Excerpt from Charity Girl by Michael Lowenthal, plus links to reviews, author biography & more

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Charity Girl

by Michael Lowenthal

Charity Girl
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  • First Published:
    Jan 2007, 336 pages
    Paperback:
    Jan 2008, 336 pages

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Excerpt
Charity Girl

Someone has come for her — someone is here! — and gossip speeds so readily through Ladies’ Undergarments that Frieda, in a twinkling, is forewarned. (The elevator boy tells the stock girl, who tells her.) She grins, but as the newest- hired wrapper at Jordan Marsh she’s still minded awfully closely by Mr. Crowley, so she struggles against the glee and keeps to work. She snaps a box open and handily tucks its ends, crimps tissue around the latest stranger’s buys: a nainsook chemise, a crêpe de Chine camisole. But her fingers, as she’s knotting up the package, snarl the string.

She’s been waiting for him to come again, conjuring. Every day this week, she’s woken half an hour early to wash her hair and put herself together. On the modest black shirtwaist required by Jordan’s dress code gleams her only brooch: Papa’s gold seashell. She’s nibbled at tablets of arsenic to pale her face, rubbed lemon zest on her wrists and her throat: the pinpoints where her flurried pulse beats. A girl who can’t afford to buy perfume finds other lures.

Now, at last, Felix has come, as he promised. She fills her mouth with the hum of his name: Feel-ix. The feel of his thumbs on her hipbones, hooked hard. The taste of his taut, brazen lips.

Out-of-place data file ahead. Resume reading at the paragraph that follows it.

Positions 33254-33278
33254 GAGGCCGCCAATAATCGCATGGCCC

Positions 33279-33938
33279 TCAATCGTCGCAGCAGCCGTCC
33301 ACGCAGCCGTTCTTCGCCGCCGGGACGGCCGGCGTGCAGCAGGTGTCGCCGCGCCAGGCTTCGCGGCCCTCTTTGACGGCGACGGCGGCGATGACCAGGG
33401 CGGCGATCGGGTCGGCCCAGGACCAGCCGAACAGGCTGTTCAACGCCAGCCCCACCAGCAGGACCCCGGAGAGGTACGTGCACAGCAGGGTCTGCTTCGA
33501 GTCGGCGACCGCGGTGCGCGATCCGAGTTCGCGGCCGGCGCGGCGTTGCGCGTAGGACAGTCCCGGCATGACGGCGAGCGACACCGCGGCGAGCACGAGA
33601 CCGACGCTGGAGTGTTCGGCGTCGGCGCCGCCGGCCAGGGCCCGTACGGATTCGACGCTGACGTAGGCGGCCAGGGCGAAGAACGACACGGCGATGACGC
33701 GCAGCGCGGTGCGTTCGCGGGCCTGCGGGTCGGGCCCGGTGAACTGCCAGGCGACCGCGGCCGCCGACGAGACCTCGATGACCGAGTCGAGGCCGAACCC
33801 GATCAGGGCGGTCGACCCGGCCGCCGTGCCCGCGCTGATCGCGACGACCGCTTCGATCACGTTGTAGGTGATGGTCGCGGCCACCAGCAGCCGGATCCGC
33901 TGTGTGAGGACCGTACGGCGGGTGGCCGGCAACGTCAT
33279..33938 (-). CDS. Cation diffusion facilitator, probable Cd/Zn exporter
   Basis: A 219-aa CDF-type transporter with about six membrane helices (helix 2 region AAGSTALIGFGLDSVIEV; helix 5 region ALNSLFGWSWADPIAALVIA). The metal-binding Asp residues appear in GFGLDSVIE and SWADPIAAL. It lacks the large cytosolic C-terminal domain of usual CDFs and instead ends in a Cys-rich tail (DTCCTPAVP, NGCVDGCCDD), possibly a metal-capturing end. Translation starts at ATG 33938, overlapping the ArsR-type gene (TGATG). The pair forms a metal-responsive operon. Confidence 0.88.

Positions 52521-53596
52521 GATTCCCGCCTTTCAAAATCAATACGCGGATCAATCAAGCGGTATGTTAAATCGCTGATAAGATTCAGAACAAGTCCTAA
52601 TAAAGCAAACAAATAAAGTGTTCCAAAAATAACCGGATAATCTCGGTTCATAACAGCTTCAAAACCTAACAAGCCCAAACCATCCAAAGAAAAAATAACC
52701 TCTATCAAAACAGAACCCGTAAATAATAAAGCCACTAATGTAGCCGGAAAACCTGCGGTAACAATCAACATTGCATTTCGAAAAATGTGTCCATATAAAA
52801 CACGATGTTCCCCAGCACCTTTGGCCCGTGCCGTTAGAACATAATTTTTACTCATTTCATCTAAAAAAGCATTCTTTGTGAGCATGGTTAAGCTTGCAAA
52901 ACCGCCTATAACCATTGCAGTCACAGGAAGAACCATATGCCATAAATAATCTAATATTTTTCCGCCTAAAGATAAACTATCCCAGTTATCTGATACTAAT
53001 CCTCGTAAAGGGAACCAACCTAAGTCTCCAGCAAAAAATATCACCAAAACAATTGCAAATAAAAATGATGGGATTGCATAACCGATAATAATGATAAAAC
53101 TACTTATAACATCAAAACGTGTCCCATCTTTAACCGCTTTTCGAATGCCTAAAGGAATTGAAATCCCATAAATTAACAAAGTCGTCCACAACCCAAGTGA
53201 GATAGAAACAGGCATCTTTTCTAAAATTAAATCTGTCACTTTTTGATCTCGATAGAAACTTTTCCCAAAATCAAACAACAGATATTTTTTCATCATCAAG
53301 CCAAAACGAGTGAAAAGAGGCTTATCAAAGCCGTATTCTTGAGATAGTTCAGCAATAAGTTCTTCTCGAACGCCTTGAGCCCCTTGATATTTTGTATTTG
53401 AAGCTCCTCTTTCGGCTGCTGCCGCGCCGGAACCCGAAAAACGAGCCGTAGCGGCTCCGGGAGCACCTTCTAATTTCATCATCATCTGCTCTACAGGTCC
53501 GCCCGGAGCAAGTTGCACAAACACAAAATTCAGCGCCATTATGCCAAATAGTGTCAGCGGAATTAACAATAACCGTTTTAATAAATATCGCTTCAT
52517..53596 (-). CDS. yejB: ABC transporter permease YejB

He’s come for her at work again, for where else could he search? Their first — their only — time, they didn’t use her room (the landlady would have kicked her out, and quick). Instead they went where he wanted, and afterward, in her fluster (her brain swirly with passion, with a fib she’d caught him telling), she neglected to give him her address. Her rooming house has no telephone.

Lou, who was with Frieda when Felix swept her off, predicted he would soon enough be back. Lou didn’t speak to him but says she didn’t have to; she knows from boys, knows all she needs. Frieda scans the department for her surefire companion, hoping to score a last bit of advice. But Lou is nowhere to be seen. She must be in the fitting room with a customer.

It hits Frieda that Minnie, the stock girl, said someone. Why not say a man? Or speak in code? The shopgirls have their secret tricks of talk. “Oh, Henrietta!” one will call, although no clerk goes by that name, meaning: That customer’s a hen, not worth the bother. And if a cash girl whispers, “Could you hand me some of that?” she means, Don’t look yet, but is he handsome!

Minnie didn’t ask to be handed anything; all she said was “Someone’s here for you.” For an instant Frieda fears that the visitor is Mama; Mama’s tracked her down and come to fume. Frieda is still six months shy of eighteen, so Mama retains parental rights. She could have Frieda booked on a charge of stubbornness. She could force her to go live with awful Hirsch.

Silly, no, the explanation’s simpler: Minnie’s just too new to know the code. She’s worked at Jordan’s less than two full weeks.

Frieda had her own missed-signal mishap, her very first Friday at the store. She was struggling after lunch to keep pace at the wrapping counter when Lou, her new pal, hastened by, tapping her wrist twice for the time. Strange — that very wrist was adorned with an Elgin watch — but Frieda’s mind was cottony with fatigue; she said, “Ten past two,” and went back to her bundles.

Seconds later, she heard, “Excuse me,” and looked up. The man was gray-templed, enticingly tall, a crisp-rimmed homburg in his hands.

“Yes,” he said. “Hello. What I need are undergarments. Corsets, brassieres, camisoles.”

“I’m sorry, sir,” said Frieda. “I’m just a bundle wrapper. You’d have to find a salesclerk for that. Try Miss Garneau” — that was Lou — “or Miss Fitzroy.”

Copyright © 2007 by Michael Lowenthal. Reprinted by permission of Houghton Mifflin Company.

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